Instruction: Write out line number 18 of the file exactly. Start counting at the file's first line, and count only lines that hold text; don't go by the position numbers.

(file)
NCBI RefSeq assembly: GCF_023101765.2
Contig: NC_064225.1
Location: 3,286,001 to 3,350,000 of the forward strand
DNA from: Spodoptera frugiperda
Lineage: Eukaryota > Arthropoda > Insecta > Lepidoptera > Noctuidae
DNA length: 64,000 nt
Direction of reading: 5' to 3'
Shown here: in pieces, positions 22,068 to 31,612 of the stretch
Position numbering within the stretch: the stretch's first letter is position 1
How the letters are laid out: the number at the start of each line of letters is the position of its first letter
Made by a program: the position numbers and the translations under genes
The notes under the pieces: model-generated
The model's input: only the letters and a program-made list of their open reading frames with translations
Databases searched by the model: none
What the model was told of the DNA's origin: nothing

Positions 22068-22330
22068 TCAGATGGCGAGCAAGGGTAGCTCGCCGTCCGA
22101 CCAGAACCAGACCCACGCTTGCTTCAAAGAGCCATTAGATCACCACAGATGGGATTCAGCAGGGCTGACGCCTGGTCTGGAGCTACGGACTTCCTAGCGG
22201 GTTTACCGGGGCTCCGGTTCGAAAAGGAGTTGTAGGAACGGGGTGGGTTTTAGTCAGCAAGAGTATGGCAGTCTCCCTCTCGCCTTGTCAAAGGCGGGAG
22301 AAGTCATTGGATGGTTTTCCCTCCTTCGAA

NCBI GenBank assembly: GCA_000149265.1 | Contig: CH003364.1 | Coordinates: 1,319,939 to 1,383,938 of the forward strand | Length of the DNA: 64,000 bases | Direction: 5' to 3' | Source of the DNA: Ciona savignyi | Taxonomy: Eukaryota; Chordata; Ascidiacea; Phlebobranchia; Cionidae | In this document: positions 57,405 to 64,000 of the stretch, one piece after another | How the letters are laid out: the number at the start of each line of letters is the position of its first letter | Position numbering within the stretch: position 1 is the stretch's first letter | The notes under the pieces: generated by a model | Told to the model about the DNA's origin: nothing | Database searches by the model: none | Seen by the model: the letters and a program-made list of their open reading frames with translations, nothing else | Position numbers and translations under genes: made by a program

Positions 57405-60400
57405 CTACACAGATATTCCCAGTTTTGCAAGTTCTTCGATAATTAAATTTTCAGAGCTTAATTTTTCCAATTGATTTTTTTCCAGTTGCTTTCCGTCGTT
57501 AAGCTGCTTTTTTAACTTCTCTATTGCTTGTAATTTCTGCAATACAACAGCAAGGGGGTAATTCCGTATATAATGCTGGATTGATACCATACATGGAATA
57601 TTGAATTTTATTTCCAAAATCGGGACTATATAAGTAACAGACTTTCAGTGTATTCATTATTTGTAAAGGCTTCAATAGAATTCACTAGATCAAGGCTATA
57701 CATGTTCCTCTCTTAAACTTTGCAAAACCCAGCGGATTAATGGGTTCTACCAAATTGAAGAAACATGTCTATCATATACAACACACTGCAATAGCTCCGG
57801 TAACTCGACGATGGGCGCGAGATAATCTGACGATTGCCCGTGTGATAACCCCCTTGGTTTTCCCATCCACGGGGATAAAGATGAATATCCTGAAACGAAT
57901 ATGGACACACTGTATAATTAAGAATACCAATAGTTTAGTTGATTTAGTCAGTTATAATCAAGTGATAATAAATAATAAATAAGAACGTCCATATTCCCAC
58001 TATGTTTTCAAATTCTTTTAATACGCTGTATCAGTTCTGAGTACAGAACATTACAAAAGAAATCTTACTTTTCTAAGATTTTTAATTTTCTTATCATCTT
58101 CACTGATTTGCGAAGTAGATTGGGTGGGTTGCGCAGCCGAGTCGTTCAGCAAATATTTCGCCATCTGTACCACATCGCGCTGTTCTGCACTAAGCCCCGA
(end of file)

22101 CCAGAACCAGACCCACGCTTGCTTCAAAGAGCCATTAGATCACCACAGATGGGATTCAGCAGGGCTGACGCCTGGTCTGGAGCTACGGACTTCCTAGCGG